When I wrote my WFRP Manifesto posts I tried to provide some historical context for the design of WFRP1, but inevitably there were omissions. One important omission was Maelstrom. I had entirely forgotten about this game until late in the writing of those posts, but it has a number of important similarities to WFRP that mean it deserves further attention.
Maelstrom was an RPG written by Alexander Scott and published in 1984 by Penguin’s children’s imprint, Puffin. Puffin was at that time enjoying considerable success with its Fighting Fantasy gamebooks and arranged for Scott to write an RPG set in sixteenth-century England.
I was at school, and doing a lot of role-playing, but it was always difficult to find shops that stocked RPGs. I thought it would be great if you could just go to a bookshop and buy an RPG for the price of a paperback book rather than having to find a specialist store and pay several times as much for one of the AD&D rulebooks. The Fighting Fantasy solo adventures were popular at the time, and some friends of mine had written a book called What is Dungeons and Dragons? (explaining D&D to non-gamers, and also published by Penguin), which made the whole thing seem more possible. So I wrote off to Penguin myself and suggested they publish a game in a paperback book.
I was 16 when I started writing the book [and] I’m not sure [Penguin] knew what they were getting!
– Alexander Scott
Maelstrom uses a percentile system. There are ten attributes: Attack Skill, Defence Skill, Arrow Skill, Knowledge, Will, Endurance, Persuasion, Perception, Speed and Agility. Success or failure in an action is determined by a “saving throw”. The player rolls D100. If the score is less than the relevant attribute, the action is a success. A roll of 01-05 is a critical success, and 96-00 a critical failure.
So far, so WFRP. But where things start to become eerily similar is in the treatment of character types. Maelstrom eschews a class-based system in favour of a system of professions, or “livings”. Players can choose from a wide range of livings, such as artisan, burglar, clerk, herbalist, mage or mercenary. Each comes with a predetermined list of equipment and a set of abilities. Abilities are exercised by means of saving throws against relevant attributes. Players can also follow more than one profession, for example training first as a clerk, then becoming a mage.
As characters gain experience, they can increase attributes. This is achieved by means of “experience rolls”, which are very similar to experience checks in Basic Role-Playing. When a character gains relevant experience, the player rolls D100. If the result is above the attribute score, the attribute is increased by one point. If the result is below the attribute score, there is no increase. There is no system of experience points or check marks to record experience. That is left to the GM’s discretion.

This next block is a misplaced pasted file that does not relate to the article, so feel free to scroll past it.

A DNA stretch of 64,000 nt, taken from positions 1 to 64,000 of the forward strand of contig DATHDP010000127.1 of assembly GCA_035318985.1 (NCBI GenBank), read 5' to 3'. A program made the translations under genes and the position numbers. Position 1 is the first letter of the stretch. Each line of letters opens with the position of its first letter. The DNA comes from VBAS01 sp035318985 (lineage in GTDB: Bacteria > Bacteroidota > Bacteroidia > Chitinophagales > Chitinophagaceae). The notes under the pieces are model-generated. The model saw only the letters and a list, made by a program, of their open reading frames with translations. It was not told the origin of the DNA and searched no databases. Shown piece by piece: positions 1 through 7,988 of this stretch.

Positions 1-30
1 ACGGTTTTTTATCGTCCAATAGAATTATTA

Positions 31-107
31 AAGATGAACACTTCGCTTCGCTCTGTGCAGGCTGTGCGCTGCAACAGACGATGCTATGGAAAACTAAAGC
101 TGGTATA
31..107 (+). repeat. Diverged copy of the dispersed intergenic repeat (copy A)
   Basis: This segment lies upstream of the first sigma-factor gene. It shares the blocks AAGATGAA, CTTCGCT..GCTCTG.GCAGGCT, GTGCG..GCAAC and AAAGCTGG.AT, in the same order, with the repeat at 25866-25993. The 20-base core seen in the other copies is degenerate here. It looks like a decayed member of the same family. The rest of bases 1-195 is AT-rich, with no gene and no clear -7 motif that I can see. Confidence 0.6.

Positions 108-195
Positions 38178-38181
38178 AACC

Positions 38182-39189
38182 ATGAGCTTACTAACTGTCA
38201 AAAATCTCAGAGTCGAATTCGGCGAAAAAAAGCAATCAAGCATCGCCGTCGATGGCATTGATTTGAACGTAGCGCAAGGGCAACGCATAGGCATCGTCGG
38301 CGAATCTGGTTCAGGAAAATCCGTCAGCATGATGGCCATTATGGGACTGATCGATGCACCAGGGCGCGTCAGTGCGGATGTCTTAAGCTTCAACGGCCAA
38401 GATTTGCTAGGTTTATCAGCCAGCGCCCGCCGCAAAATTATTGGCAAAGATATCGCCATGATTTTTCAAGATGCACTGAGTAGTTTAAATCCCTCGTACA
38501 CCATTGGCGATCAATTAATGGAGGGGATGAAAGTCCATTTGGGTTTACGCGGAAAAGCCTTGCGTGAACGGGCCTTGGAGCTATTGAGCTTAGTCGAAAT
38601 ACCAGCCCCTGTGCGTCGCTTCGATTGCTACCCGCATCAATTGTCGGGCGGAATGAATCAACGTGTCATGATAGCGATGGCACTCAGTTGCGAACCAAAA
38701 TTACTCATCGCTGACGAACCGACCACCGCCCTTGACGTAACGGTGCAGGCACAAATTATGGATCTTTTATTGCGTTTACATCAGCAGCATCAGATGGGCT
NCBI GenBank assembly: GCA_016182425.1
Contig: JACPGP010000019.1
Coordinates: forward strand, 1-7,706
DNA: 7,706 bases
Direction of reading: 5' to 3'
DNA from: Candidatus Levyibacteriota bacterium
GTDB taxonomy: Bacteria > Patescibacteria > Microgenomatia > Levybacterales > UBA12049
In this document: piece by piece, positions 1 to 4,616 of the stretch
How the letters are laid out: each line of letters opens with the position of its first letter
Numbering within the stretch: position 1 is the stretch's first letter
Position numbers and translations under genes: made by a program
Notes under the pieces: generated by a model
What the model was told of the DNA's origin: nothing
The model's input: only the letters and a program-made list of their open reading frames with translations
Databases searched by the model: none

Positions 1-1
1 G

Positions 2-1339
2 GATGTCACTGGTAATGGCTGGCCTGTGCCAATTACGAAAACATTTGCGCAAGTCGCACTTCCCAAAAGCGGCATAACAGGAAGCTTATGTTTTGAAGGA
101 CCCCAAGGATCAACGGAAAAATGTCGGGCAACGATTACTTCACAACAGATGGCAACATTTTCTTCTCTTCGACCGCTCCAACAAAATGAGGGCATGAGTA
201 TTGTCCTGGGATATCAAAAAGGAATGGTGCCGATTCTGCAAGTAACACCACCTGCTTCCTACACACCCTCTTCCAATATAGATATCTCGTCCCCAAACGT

The whole system is astonishingly similar to WFRP‘s career system. There are fewer careers than in WFRP, but there is greater depth to the treatment of them. There is guidance on handling apprenticeships and multiple livings. There is a system for handling downtime between adventures, which addresses earnings, reputation (via a Renown score), guild membership and a host of other issues. The system is not as fully fleshed out as one would like, but it is far more comprehensive than anything first edition WFRP GMs ever had.
Combat uses the same saving throw mechanic as other actions. In mêlée the attacker rolls against Attack Skill and the defender against Defence Skill. If the former is successful and the latter not, damage is inflicted. Missile combat is only briefly addressed. Characters must roll under their Arrow Skill to hit.
There are two different damage mechanisms. For “blunt” weapons or unarmed attacks damage is deducted from Endurance. For “sharp” weapons damage increases Wounds. When Wounds exceed Endurance, a character falls unconscious. When Wounds exceed 100, the character dies. Unusually wounds are recorded and healed separately for each blow. For example, attacks causing 3, 5 and 2 points of damage would be written as 3/5/2=10. After one week of rest this recovers to 2/4/1=7.
In addition critical successes and failures can lead to serious wounds, critical wounds and critical bodges. Serious and critical wounds are like WFRP‘s critical effects.
There are a lot of interesting ideas in the combat system. Without having played it, I find it difficult to know how well the system works in practice, but my impression is that it needs some refining. The damage mechanisms seem convoluted. In most cases characters will simply fall unconscious at the end of combat; they then need to be finished off with a coup de grâce. There are also some obvious gaps, such as a lack of gunpowder weapons.
Although the setting is historical, there are brief rules for magic (the “maelstrom” of the title). They are distinctive in two respects.